McConnell reelected Senate majority leader
© Greg Nash
 
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The Kentucky Republican on Wednesday was reelected the GOP leader "by acclimation by his colleagues with a standing ovation,” McConnell spokesman Don Stewart said.

Stewart said the decision was unanimous.

“It’s an honor to once again have been chosen by my colleagues to continue serving as their leader,” McConnell said. "We are eager to work with House Republicans and President-elect Trump to bring the national and economic security our nation is asking for.”

McConnell was nominated and seconded by Sen. Marco RubioMarco Antonio RubioThe Memo: Trump's Scarborough tweets unsettle his allies House passes bill that would sanction Chinese officials over Xinjiang camps Rubio: Coronavirus conspiracy theories could be used in foreign election misinformation campaigns MORE (R-Fla.) and Sen.-elect Todd YoungTodd Christopher YoungHillicon Valley: House FISA bill in jeopardy | Democrats drop controversial surveillance measure | GOP working on legislation to strip Twitter of federal liability protections GOP senators urge Trump not to restrict guest worker visas Lawmakers introduce bill to invest 0 billion in science, tech research MORE (R-Ind.).

He was widely expected to keep the top GOP spot, with no senator publicly mulling a challenge.

Republicans also chose Sen. Cory GardnerCory Scott GardnerThe Hill's 12:30 Report - Presented by Facebook - Cuomo rings the first opening bell since March The Democrats' out-party advantage in 2020 The 10 Senate seats most likely to flip MORE (R-Colo.) to take over the National Republican Senatorial Committee (NRSC.).

Gardner is replacing Sen. Roger WickerRoger Frederick WickerGOP faces internal conflicts on fifth coronavirus bill Senators weigh traveling amid coronavirus ahead of Memorial Day Hillicon Valley: Facebook permanently shifting thousands of jobs to remote work | Congressional action on driverless cars hits speed bump during pandemic | Republicans grill TikTok over data privacy concerns MORE (R-Miss.) as NRSC chairman. He'll be working with a favorable 2018 map, with Republicans expected to play offense as Democrats defend seats in red states.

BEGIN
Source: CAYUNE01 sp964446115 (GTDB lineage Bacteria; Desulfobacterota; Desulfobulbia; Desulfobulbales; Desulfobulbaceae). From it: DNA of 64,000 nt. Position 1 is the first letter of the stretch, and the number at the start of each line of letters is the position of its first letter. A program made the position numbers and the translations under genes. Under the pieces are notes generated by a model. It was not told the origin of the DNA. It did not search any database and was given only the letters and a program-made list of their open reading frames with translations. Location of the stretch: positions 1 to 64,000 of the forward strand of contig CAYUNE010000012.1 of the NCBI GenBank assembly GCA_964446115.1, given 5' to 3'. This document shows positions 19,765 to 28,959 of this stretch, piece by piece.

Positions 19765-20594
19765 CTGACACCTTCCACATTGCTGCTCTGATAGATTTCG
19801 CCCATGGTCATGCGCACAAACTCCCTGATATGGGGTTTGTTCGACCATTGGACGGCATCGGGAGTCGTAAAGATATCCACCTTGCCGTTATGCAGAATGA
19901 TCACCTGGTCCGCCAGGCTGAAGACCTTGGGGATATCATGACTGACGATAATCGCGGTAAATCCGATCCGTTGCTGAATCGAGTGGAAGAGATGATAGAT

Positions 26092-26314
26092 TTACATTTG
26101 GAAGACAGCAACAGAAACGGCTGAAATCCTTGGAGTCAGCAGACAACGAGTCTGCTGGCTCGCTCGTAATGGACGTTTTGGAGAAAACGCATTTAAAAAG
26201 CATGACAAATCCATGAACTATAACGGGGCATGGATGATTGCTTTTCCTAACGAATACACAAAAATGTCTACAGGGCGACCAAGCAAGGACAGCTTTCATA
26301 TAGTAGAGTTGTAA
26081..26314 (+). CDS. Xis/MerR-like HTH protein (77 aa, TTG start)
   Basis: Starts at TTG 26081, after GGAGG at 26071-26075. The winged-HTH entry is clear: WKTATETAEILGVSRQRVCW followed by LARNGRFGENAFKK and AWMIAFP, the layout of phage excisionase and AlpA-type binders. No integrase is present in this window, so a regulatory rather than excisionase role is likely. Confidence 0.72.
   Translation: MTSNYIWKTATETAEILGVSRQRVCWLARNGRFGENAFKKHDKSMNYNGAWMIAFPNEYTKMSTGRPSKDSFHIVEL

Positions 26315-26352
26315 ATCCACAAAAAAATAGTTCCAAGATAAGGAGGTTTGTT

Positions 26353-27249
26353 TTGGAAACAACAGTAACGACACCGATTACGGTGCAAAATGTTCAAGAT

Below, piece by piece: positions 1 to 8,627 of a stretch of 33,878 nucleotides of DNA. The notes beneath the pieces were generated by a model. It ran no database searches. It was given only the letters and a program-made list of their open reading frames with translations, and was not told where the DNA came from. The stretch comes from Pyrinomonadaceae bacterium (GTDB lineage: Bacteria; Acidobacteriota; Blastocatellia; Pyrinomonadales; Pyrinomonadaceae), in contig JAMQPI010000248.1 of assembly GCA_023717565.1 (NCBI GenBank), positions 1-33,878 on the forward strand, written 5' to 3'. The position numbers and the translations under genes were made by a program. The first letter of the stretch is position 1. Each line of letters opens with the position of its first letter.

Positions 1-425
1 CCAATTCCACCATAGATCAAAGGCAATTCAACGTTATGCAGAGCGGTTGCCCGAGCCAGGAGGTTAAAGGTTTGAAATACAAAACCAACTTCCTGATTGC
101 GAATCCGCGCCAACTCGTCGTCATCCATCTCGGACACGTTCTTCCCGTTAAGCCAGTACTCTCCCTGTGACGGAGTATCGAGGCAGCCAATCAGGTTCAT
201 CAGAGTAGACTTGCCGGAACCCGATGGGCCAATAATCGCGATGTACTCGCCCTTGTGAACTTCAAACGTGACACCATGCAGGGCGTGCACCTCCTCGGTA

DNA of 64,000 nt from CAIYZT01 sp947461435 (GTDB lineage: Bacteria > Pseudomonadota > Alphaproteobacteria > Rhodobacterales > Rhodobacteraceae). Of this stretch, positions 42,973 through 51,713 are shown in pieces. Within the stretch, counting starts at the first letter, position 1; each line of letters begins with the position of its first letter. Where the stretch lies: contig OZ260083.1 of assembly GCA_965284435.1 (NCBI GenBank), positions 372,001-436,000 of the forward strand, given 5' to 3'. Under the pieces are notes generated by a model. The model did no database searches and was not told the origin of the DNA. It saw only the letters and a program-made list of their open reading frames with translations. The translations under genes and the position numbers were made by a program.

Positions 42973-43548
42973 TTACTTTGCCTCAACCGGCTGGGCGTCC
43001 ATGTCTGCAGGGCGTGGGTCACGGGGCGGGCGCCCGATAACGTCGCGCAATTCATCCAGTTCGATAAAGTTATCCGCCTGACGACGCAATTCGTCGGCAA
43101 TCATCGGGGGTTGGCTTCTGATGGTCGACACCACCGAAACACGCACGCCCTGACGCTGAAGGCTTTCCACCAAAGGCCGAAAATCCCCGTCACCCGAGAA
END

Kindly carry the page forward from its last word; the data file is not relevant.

Aside from the NRSC switch, Senate Republicans left their leadership team intact for 2017.

They reelected Sen. John CornynJohn CornynGOP senators urge Trump not to restrict guest worker visas Castro, Warren, Harris to speak at Texas Democratic virtual convention Democratic unity starts to crack in coronavirus liability reform fight MORE (Texas) as Senate Republican whip,  Sen. John ThuneJohn Randolph ThuneFrustration builds in key committee ahead of Graham subpoena vote  The Hill's Morning Report - Presented by Facebook - US death toll nears 100,000 as country grapples with reopening GOP faces internal conflicts on fifth coronavirus bill MORE (S.D.) as Senate Republican Conference chairman, Sen. John BarrassoJohn Anthony BarrassoNo better time to modernize America's energy infrastructure EPA's Wheeler grilled by Democrats over environmental rollbacks amid COVID-19 The Hill's Coronavirus Report: Former Rep. Harman says Russia is trying to exploit America; Mylan's Heather Bresch says US should make strategic reserve in medicines; Trump unveils leaders of 'Warp Speed' MORE (Wyo.) as Senate Republican Policy Committee chairman, and Sen. Roy BluntRoy Dean BluntWashington prepares for a summer without interns GOP faces internal conflicts on fifth coronavirus bill Senators weigh traveling amid coronavirus ahead of Memorial Day MORE (Mo.) as Senate Republican Conference vice chairman. 

- Updated at 11:34 a.m.